Monday, May 01, 2017

A religion of the book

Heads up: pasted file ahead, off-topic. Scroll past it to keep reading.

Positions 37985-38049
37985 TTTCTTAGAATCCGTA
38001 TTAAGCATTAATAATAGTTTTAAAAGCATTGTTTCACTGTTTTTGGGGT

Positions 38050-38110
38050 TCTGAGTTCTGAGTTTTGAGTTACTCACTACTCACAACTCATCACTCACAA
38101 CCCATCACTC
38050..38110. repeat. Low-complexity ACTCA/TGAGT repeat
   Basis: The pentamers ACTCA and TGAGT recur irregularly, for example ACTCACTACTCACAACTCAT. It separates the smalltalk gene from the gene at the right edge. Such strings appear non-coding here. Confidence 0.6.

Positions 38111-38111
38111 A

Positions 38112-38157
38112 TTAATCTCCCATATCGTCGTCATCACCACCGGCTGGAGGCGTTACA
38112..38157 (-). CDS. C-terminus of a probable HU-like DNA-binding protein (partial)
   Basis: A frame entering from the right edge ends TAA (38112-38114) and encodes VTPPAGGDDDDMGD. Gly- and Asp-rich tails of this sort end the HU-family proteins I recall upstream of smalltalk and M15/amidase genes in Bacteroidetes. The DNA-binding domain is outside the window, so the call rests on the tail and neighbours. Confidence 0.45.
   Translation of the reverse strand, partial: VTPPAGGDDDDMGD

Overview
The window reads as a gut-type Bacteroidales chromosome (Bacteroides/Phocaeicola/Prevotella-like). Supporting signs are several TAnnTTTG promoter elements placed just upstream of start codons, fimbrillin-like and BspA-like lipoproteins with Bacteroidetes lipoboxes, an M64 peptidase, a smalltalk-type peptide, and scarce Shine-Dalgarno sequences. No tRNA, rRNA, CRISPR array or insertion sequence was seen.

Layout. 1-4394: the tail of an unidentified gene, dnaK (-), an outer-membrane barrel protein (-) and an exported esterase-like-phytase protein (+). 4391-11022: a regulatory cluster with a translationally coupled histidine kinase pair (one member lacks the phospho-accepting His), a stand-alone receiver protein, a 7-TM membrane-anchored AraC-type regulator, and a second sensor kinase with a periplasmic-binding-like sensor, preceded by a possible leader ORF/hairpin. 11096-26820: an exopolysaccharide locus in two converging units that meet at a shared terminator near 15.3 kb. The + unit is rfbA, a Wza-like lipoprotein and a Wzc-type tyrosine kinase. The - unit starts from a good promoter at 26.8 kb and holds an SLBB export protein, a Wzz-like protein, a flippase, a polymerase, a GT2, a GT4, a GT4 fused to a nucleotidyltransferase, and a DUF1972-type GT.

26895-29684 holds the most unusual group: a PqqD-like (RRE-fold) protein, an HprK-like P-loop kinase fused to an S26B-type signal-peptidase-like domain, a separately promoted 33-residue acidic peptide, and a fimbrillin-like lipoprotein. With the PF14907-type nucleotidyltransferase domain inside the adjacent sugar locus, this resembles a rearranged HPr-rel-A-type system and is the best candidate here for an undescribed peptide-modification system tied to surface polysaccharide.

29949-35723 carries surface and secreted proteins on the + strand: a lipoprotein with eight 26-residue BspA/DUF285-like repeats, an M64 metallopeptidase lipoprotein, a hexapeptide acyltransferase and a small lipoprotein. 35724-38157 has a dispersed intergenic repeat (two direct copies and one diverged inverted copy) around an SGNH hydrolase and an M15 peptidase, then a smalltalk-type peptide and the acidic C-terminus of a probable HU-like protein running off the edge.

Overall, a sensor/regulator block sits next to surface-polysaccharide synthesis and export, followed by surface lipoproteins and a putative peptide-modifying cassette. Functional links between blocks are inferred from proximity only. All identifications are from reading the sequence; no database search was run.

One type of evidence, often overlooked, that certain texts were read out in Christian worship gatherings is comprised by the various features of some early Christian manuscripts, features that seem intended to facilitate reading them. These features, which are not typical of Roman-era copies of literary texts, include elementary punctuation, enlarged spaces to signal sense units such as sentences and paragraphs, slightly enlarged initial letters of each line, and other devices as well, such as generous-sized lettering and generous spacing between lines of text. There are found especially often in copies of biblical (Old Testament) texts and those texts that came to form part of the New Testament, and the object of these visual features was likely to assist people in the public reading of these manuscripts.— Destroyer of the gods: Early Christian Distinctiveness in the Roman World, pages 108–9

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